Debt collectors and third party loan servicers in Massachusetts should be on the alert for some new amendments recently enacted by the Massachusetts Division of Banks. On October 11, 2013, the Division enacted some changes to regulation to the regulations that control how licensed debt collectors and third party loan servicers conduct business in the Commonwealth of Massachusetts. Among others, we now present six changes to look out for.
Amendments specific to debt collectors
Expansion of the definition of “debt collector”: The definition of who qualifies as a debt collector in the regulations is no longer limited to those who regularly collect or are in the business of debt collection. The amendments expand the definition of debt collector to include “any person who buys or acquires debt that is in default at the time of purchase or acquisition and who seeks to collect such debt directly.” This change implements written guidance previously in place through interpretive letters issued by the Division of Banks.
Changes to operational requirements: Pursuant to the regulations, debt collectors who conduct business as a third party loan servicer now must comply with all pertinent laws and regulations governing third party loan servicers when they act in that capacity, including updated provisions relating to unfair servicing practices and mortgage loan servicing practices generally.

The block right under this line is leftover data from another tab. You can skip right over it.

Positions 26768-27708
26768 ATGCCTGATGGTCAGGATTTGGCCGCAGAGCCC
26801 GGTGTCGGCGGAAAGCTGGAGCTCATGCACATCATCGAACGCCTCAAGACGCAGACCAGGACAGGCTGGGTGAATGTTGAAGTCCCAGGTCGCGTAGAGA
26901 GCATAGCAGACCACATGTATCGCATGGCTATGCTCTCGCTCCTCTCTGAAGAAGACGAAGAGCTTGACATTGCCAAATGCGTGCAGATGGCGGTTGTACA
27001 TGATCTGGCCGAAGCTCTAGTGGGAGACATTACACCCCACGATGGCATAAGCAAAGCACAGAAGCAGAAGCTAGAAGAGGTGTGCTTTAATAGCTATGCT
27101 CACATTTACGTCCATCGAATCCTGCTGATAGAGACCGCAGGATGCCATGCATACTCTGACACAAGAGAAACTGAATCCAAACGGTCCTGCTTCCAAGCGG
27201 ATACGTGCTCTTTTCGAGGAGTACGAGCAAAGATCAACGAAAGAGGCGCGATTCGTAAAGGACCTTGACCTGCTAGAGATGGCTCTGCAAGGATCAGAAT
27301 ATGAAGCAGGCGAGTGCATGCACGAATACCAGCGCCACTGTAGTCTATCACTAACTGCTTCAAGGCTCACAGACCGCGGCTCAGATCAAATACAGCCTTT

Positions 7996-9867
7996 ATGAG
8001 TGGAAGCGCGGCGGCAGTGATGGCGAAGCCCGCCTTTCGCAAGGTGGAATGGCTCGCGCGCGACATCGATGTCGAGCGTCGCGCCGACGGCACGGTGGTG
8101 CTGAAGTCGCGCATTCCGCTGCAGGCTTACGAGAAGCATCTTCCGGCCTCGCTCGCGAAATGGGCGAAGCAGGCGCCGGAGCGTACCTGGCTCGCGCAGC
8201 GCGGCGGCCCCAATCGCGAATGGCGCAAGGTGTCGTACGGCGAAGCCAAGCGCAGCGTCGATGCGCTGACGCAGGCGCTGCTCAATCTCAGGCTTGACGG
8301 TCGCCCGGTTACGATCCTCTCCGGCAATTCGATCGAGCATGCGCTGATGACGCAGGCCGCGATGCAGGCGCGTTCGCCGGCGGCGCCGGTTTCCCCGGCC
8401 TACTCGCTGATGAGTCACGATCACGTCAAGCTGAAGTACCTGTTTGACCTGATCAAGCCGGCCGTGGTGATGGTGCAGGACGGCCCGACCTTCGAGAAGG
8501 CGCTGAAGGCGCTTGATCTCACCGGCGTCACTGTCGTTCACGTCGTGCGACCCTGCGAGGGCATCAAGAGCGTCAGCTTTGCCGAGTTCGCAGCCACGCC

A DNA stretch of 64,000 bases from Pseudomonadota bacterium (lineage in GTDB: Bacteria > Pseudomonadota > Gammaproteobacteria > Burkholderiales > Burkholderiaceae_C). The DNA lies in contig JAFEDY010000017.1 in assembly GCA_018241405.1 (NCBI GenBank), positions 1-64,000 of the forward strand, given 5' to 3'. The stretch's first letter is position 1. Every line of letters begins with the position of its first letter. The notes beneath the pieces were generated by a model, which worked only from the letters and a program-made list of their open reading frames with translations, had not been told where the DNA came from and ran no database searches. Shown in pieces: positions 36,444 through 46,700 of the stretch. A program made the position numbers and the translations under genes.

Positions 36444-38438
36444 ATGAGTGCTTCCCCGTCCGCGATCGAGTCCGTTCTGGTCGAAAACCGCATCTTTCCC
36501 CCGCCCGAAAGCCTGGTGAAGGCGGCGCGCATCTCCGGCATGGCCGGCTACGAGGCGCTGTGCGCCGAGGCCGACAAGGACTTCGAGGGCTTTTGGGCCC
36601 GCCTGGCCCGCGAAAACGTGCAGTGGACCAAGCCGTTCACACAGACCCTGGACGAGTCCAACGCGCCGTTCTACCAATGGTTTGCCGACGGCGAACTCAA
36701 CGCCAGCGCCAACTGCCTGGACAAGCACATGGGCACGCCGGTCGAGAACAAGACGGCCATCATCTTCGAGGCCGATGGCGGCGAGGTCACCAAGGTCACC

Restrictions on text messaging: The regulation has been updated to disallow debt collectors from collecting debt via persistent text messaging. In addition, actions resulting in expense to a consumer due to text messaging, telephone calls, download fees, data usage, or similar charges are prohibited.
Amendments specific to third party loan servicers
Unfair or unconscionable means in servicing a loan: The regulation already lists out several practices relating to unfair or unconscionable loan servicing. The amendments add several new prohibited activities, such as misrepresenting to the borrower the amount of fees or payment due on a loan.
New requirements specific to servicing mortgage loans: The amendments also create new guidelines for targeting unfair or unconscionable means specifically geared towards the servicing of mortgage loans. For example, it is now considered unfair or unconscionable if a loan servicer fails to provide loan payoff information to a consumer if the consumer requests it.
Additional requirements for foreclosure proceedings: Third party loan servicers authorized to act on behalf of a mortgagee are subject to additional requirements under the amendments. For example, the amendments require a third party loan servicer to make sure he or she is in compliance with all state and federal laws governing the rights of tenants living in foreclosed residential properties.